Twitter says Trump will not return to the platform, even if he resumes in 2024



One of the great news so far this year in terms of social networks has been, along with the Clubhouse irruption, the expulsion of Donald Trump from Twitter after the events of the assault on the Capitol. Unlike what the company had been doing with its publications, hiding them and indicating that they could contain false or misleading content, finally chose to stop me from tweeting again.



Now, as the former president faces a second impeachment, Ned Segal, Twitter's CFO has stated that "when you are removed from the platform, you are removed from the platform, whether you are a commentator, CFO or a former or current public official." The Twitter executive thus settling the question of what would happen if Trump ran again as a candidate in the 2024 presidential elections.






Trump was going to lose the "special status" he enjoyed in any case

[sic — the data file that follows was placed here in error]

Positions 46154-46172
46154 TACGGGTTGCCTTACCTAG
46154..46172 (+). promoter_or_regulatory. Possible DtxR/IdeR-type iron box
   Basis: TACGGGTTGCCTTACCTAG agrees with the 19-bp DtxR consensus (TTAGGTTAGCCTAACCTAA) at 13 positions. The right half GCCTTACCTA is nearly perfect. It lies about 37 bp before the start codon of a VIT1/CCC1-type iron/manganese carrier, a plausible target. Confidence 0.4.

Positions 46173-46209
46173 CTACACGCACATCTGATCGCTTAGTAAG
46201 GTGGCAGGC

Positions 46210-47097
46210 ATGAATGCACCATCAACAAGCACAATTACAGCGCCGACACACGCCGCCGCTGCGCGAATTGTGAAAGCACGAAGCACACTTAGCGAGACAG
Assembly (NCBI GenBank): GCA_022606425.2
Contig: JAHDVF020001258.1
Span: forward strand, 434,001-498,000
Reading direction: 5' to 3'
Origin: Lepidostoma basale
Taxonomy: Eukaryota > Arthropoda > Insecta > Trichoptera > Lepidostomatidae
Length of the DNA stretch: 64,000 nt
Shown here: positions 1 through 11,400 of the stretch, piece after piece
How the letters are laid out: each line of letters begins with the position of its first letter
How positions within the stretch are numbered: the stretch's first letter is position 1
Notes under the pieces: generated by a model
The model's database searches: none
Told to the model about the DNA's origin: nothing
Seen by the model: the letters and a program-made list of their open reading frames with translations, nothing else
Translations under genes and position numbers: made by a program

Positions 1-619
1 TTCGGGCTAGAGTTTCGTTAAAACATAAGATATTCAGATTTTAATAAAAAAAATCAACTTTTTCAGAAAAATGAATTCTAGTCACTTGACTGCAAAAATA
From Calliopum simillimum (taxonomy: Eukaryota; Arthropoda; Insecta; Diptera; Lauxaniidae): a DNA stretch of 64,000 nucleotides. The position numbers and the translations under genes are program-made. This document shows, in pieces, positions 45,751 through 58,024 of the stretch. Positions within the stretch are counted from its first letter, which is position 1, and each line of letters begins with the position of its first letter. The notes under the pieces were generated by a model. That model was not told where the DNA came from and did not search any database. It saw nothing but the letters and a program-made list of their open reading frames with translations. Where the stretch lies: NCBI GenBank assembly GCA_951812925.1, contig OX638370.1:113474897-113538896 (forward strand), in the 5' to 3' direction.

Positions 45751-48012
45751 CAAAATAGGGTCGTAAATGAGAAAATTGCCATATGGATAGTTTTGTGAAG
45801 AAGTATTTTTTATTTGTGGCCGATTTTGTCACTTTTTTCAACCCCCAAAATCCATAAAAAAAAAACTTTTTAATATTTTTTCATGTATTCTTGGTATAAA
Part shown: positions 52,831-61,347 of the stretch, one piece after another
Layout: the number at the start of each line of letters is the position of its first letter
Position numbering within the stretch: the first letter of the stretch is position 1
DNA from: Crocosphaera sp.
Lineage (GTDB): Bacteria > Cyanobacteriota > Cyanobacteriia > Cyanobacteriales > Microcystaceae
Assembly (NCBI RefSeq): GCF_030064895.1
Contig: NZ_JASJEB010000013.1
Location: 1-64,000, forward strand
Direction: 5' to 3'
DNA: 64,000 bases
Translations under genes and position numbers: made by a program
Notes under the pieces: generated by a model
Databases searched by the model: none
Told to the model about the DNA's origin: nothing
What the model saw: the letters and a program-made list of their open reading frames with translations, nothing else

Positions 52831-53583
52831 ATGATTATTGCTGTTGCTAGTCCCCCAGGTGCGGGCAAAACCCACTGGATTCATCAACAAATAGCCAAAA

In November 2020, when it became known that Trump would cease to be president, although it would officially take longer, Jack Dorsey, CEO of Twitter, stated that Trump would lose his "official status" as of January.



That meant that would be treated like the rest of Twitter users, that is, their tweets would be directly eliminated by the platform instead of hidden in the timeline. Beyond that, it could happen what has finally happened, that your account is locked forever.



These are the practices that Twitter mentioned to get to eliminate tweets:



  • Promote terrorism

  • Clear and direct threats of violence against an individual

  • Posting of private information, such as a home address or non-public personal phone number

  • Posting or sharing intimate photos or videos of someone that have been produced or distributed without their consent

  • Participate in conduct related to child sexual exploitation

  • Encourage or promote self-harm

After having him expelled from the platform, Jack Dorsey said that doing so "was the right decision, but it sets a dangerous precedent", considering it "a failure to promote healthy conversation." Furthermore, he acknowledged that it set a "dangerous precedent": "the power an individual or corporation has over a part of the global public conversation".



Via | TechCrunch